Roses and Rot by Kat Howard
Genre: Fantasy — Dark Fairy Tale
Setting: New Hampshire at Melete — an artist’s colony
Published by Saga Press
Format: e-Arc (Release Date: May 17)
–I received a review copy of this book from the Publisher in exchange for an honest review. The opinions stated here are entirely my own.
Synopsis: Imogen and her sister Marin have escaped their cruel mother to attend a prestigious artists’ retreat, but soon learn that living in a fairy tale requires sacrifices, be it art or love.
What would you sacrifice in the name of success? How much does an artist need to give up to create great art?
Imogen has grown up reading fairy tales about mothers who die and make way for cruel stepmothers. As a child, she used to lie in bed wishing that her life would become one of these tragic fairy tales because she couldn’t imagine how a stepmother could be worse than her mother now. As adults, Imogen and her sister Marin are accepted to an elite post-grad arts program—Imogen as a writer and Marin as a dancer. Soon enough, though, they realize that there’s more to the school than meets the eye. Imogen might be living in the fairy tale she’s dreamed about as a child, but it’s one that will pit her against Marin if she decides to escape her past to find her heart’s desire.
- Such an interesting and imaginative book! I love the fairy tale within the fairy tale feel of the book.
- The story of two sisters–one a writer and one a dancer–who attend an artists’ retreat (Melete) together.
- They have been apart for a number of years. Their mother is worse than any stepmother in a fairy tale and Imogen (the writer) felt she had to escape from her mother before her mother killed her.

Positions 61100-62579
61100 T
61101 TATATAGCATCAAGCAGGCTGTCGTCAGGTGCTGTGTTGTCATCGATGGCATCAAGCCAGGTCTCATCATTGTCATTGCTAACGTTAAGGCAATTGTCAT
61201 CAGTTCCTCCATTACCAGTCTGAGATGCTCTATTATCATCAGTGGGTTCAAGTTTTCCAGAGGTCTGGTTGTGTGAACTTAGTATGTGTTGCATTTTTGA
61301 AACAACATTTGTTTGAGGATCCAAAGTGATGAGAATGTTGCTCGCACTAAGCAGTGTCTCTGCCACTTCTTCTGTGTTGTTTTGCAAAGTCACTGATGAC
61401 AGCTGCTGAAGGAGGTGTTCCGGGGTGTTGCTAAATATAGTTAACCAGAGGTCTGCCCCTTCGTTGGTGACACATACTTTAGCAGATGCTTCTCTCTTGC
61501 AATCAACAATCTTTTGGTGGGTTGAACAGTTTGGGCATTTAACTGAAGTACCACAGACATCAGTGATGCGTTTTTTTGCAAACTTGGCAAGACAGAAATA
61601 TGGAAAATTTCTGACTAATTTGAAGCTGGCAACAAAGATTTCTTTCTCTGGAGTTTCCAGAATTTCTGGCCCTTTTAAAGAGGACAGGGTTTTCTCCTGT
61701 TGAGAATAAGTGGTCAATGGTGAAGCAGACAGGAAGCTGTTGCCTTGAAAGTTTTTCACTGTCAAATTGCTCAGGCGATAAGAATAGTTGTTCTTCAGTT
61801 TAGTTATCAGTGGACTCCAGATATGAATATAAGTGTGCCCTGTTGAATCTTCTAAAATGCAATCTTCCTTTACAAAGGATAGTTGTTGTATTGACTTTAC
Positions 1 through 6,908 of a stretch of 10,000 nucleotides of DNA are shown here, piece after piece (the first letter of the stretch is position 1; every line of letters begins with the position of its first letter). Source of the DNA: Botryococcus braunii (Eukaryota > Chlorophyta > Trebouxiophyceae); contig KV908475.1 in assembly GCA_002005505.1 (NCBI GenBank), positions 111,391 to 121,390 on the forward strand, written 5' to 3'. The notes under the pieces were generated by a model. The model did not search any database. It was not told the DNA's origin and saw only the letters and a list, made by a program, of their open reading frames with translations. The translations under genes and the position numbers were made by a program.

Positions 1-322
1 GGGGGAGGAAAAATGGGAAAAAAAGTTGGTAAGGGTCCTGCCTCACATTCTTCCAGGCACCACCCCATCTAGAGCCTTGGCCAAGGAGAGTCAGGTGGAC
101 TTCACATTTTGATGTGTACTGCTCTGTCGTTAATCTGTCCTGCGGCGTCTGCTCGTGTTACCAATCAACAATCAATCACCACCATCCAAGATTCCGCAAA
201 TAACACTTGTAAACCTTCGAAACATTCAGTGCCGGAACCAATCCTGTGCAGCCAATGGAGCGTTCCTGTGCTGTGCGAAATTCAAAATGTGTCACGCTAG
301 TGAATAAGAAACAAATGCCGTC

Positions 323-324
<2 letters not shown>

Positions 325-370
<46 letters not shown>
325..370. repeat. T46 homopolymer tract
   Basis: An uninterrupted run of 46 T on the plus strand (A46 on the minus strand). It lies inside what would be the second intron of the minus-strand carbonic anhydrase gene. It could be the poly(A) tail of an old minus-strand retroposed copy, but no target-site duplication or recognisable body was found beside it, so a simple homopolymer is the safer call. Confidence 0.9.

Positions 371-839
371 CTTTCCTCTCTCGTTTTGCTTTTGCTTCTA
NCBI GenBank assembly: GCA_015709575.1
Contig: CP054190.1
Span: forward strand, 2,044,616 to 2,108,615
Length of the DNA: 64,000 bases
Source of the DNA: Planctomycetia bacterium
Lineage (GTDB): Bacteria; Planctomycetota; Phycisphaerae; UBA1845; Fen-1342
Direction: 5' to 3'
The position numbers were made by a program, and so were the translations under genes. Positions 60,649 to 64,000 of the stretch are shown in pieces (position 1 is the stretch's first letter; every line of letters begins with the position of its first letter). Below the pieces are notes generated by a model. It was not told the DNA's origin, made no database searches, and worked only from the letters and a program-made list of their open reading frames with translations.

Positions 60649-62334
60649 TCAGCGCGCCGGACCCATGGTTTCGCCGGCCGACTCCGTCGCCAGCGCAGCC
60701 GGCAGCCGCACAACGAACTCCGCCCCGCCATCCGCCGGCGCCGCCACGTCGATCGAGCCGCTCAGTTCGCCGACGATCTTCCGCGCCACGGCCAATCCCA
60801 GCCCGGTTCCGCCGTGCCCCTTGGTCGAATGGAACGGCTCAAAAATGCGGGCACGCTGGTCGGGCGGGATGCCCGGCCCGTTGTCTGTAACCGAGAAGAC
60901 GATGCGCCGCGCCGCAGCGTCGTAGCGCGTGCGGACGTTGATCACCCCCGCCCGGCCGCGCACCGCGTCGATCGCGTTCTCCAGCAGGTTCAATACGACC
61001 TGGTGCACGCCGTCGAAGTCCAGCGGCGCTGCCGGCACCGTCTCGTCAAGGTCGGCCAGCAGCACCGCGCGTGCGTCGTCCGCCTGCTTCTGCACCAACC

- Marin (the dancer) is more favored by their mother, but she suffered, too, from her mother’s cruel attentions.
- After the sisters’ arrival at Melete they begin to get reacquainted as they both pursue their art.
- Slowly they begin to discover that not everything at Melete is as straight-forward as they thought.
- Gradually they learn that both of them and others at Melete are chosen to compete for a very special prize. And they both want that prize.
- I like the mix of fantasy and modern, mundane everyday life.
- This is a fairy tale, but a dark fairy tale.
- I like the strange things at Melete–birds watching, leaves blowing into a room, getting lost trying to find some places in Melete, a bridge built only half-way across a river.
- Imogen is a writer who has grown up reading fairy tales. She also writes them and the stories are sprinkled throughout the book. This gives the book even more of a fairy tale feel.
- I like that Imogen is skeptical about Melete. She feels it just sounds too good to be true. Many people who attend Melete become famous and successful afterward. Almost everything she reads about Melete tells how wonderful the place is and how much everyone loves it. She’s very suspicious of that!
- I didn’t know how the book would end. Throughout the book there is an ominous feeling.
- Interesting characters in the book. Helena is one of the most interesting characters in the book.
- The cover gives a brooding, gothic feel. From the descriptions in the book I didn’t feel Melete looked like this. However, a brooding atmosphere does come through in the story.
- I love the title and the images that arise from that title–Roses (beautiful, flower, colorful, often sweet-smelling, sometimes with thorns, sometimes hidden thorns); Rot (something spoiled, smelly, corrupt, sometimes hidden below the surface, maybe even morally corrupt?) A dichotomy, but maybe the rose is rotten? Provides lots of imagery for the story.
- The ending felt a little too easy to me. The book is imaginative and has a great premise, but I feel it didn’t quite live up to that. Still a good read though.
And concluding thoughts . . .
- This is Ms. Howard’s debut novel. She’s a talented writer and I’m looking forward to reading more books by her.
Have you read this book? How did you like it?
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